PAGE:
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Mobile Esports Take Off Across Southeast Asia

Esports is taking off across Southeast Asia, leading to the emergence of innovative business models and new career opportunities in the region, according to a white paper co-developed by Tencent, the world leading internet company, and Newzoo, the leading provider of games and esports data and insights.

According to the data from Newzoo, the compound annual growth rate (CAGR) for esports revenue in Southeast Asia is forecast at +20.8 percent from 2019 to 2024 and should reach US$72.5 million in 2024. The growth rate is nearly double the global CAGR of +11.1 percent for the sector.

The white paper, titled Games and Esports: Bona Fide Sports, also noted that, unlike the developed economies of North America and Western Europe, where esports has grown from a more-sophisticated IT infrastructure, Southeast Asia’s growth is fuelled by a more-affordable mobile-first gaming preference. A 2021 consumer insight study conducted by Newzoo with respondents from Southeast Asia showed that a whopping 82 percent of the total online population in the region plays mobile games. Meanwhile, 39 percent of respondents are mobile-first gamers, spending the most time playing mobile games.

At an industry roundtable hosted by Tencent and Newzoo, esports sector panelists agreed that the region will benefit from ongoing trends and developments in the games industry.

“We are seeing the rise of esports from being played via traditional PCs and consoles to mobile esports, and this is influenced by new developments in improved mobile hardware and 5G networks,” said James Yang, director of PUBG MOBILE Global Esports, Tencent Games.

Esports as an economic multiplier

Other panelists including game developer and publisher, Riot Games; one of the top esports organisations in Indonesia, Bigetron Esports; Vietnam’s Recreation and eSports Association (VIRESA) as well as a member from Malaysia’s Asia Pacific University of Technology and Innovation (APU) described Southeast Asia as a dynamic region. Esports is having a positive economic impact there, with the emergence of creative business models and new career opportunities within the esports ecosystem.

“Esports is fast-growing and becoming an integral part of the local games market. By the end of 2021, it is expected that Southeast Asia will hit 42.5 million esports audiences. Newer esports organisations will be founded, tournament organisers will enter the market, including broadcast companies and specialised marketing agencies,” said Hugo Tristão, Head of Esports at Newzoo.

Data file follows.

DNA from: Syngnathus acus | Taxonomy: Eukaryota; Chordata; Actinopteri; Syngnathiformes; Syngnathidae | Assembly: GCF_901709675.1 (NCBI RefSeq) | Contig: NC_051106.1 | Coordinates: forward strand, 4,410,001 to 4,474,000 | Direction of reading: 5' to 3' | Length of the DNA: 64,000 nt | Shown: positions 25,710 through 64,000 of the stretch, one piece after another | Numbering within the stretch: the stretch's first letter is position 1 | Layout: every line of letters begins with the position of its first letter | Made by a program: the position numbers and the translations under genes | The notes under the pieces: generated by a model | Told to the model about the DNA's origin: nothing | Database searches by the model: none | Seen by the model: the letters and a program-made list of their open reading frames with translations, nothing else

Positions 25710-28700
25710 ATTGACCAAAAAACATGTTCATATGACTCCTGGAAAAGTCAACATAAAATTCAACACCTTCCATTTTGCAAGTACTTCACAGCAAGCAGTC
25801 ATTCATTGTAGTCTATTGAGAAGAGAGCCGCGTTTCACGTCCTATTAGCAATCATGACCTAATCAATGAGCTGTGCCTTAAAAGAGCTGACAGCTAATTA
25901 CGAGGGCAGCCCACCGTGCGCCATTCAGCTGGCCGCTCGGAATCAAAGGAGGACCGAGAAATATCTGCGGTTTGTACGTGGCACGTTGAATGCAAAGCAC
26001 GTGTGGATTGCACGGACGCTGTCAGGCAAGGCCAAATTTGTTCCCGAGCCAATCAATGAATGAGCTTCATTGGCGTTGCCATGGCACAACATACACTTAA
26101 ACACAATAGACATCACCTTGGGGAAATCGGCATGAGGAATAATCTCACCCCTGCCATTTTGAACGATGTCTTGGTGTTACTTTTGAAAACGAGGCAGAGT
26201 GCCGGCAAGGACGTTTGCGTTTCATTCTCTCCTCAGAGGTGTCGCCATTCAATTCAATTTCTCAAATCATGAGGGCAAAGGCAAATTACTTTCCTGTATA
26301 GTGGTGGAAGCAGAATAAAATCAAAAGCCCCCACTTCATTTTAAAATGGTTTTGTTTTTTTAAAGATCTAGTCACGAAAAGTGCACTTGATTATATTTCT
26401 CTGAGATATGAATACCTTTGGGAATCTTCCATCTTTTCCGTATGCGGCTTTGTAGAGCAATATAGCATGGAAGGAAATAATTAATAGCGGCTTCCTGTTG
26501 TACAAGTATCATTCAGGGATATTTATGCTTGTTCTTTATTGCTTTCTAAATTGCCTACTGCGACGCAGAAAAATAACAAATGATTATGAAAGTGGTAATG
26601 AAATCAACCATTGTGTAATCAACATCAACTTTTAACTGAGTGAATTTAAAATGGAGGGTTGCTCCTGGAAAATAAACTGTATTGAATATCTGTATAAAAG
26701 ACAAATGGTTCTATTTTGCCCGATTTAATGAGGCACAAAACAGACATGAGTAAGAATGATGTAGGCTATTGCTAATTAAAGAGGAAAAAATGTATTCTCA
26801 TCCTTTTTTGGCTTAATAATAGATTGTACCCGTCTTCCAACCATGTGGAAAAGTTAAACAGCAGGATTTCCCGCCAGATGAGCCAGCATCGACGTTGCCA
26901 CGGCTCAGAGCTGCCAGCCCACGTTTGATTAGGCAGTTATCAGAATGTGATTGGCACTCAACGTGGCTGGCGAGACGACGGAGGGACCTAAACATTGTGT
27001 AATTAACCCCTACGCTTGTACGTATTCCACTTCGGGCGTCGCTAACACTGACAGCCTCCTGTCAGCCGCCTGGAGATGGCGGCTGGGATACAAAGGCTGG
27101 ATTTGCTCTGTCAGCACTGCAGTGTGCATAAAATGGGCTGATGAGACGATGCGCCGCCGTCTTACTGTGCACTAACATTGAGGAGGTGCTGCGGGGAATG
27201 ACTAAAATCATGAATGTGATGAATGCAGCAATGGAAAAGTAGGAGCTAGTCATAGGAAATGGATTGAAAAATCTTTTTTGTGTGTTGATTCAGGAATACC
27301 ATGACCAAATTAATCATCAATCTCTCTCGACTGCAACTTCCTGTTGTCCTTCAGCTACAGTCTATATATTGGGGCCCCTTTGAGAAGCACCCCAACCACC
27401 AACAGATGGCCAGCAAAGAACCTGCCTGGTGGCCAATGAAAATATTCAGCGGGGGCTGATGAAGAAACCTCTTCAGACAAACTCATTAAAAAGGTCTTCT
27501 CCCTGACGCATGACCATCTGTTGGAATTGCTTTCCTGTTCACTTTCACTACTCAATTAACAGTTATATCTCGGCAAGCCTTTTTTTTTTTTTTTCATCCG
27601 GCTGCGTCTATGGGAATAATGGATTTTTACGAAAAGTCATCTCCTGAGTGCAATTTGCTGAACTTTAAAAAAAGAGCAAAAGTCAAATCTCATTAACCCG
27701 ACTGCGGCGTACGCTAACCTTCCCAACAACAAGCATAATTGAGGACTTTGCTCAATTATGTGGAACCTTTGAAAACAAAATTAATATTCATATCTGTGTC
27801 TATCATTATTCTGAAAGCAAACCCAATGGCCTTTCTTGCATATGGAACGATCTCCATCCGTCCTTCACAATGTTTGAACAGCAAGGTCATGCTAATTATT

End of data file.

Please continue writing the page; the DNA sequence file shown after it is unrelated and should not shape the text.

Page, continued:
The widespread interest among the public about esports has also changed how content will be shared and consumed. For instance, the shift from publisher-owned tournament broadcasts to ‘watch parties’ led by influencers will disrupt how media rights are awarded. This will also have a spillover effect in terms of how sponsorship marketing for esports evolves.

Positive momentum

Additionally, the growth of esports in Southeast Asia has spawned new career opportunities. Apart from players turning their passion into a professional career, there are now completely new jobs and job categories, including content creators, social media influencers, ‘shoutcasters’, managers and coaches thrown into the fray. Larger esports organisations even have a back office to support essential business operations, such as marketing and finance.

Esports is also gaining credibility and acknowledgement in academic circles. In Malaysia, the Asia Pacific University of Technology and Innovation (APU) offers skills-based esports certification programs. In Indonesia, esports is also shaping up as a viable professional career path for talent.

The inclusion of esports as a medal sport in the recent SEA Games 2019 underscores the significance and appeal of this industry in Southeast Asia. Mobile esports, especially, will experience significant growth in the coming years, supported by technological advancements, strategic investments aimed at sustaining the ecosystem and increased recognition as a real sport with talents, skills, competition, and entertainment.

The impact of the pandemic

Despite the ongoing pandemic, the esports industry in Southeast Asia has taken challenges in stride. Service providers, developers, publishers and event organizers have responded by investing in technologies to enhance gameplay and the competition environment for fair play, as well as online tournament experience for fans watching online.

Throughout 2020, PUBG MOBILE competitions racked up more than 200 million hours in viewership. Tencent’s Yang noted that more people watch gameplay and esports tournaments online, even if some of them do not play the game. He said he expects the new user fan base gained during the pandemic to be sustained when people return to their new normal routine. And roundtable participants said they believe hybrid events, which with both online and offline components, will likely become more common after the pandemic.

The white paper concluded that Southeast Asia’s uniquely mobile-first gaming preference means sector growth is poised to continue in the years to come, and mobile esports will be the mainstay of gaming in this region.

“Esports is a significant trend that few can ignore, and stakeholders from within the industry and outside of it will benefit by coming together to further develop and enhance the ecosystem. It’s no doubt a catalyst that will spur the growth of various relevant industries with innovations in the region and across the world,” said Yang.

The industry white paper is available to download for free here.


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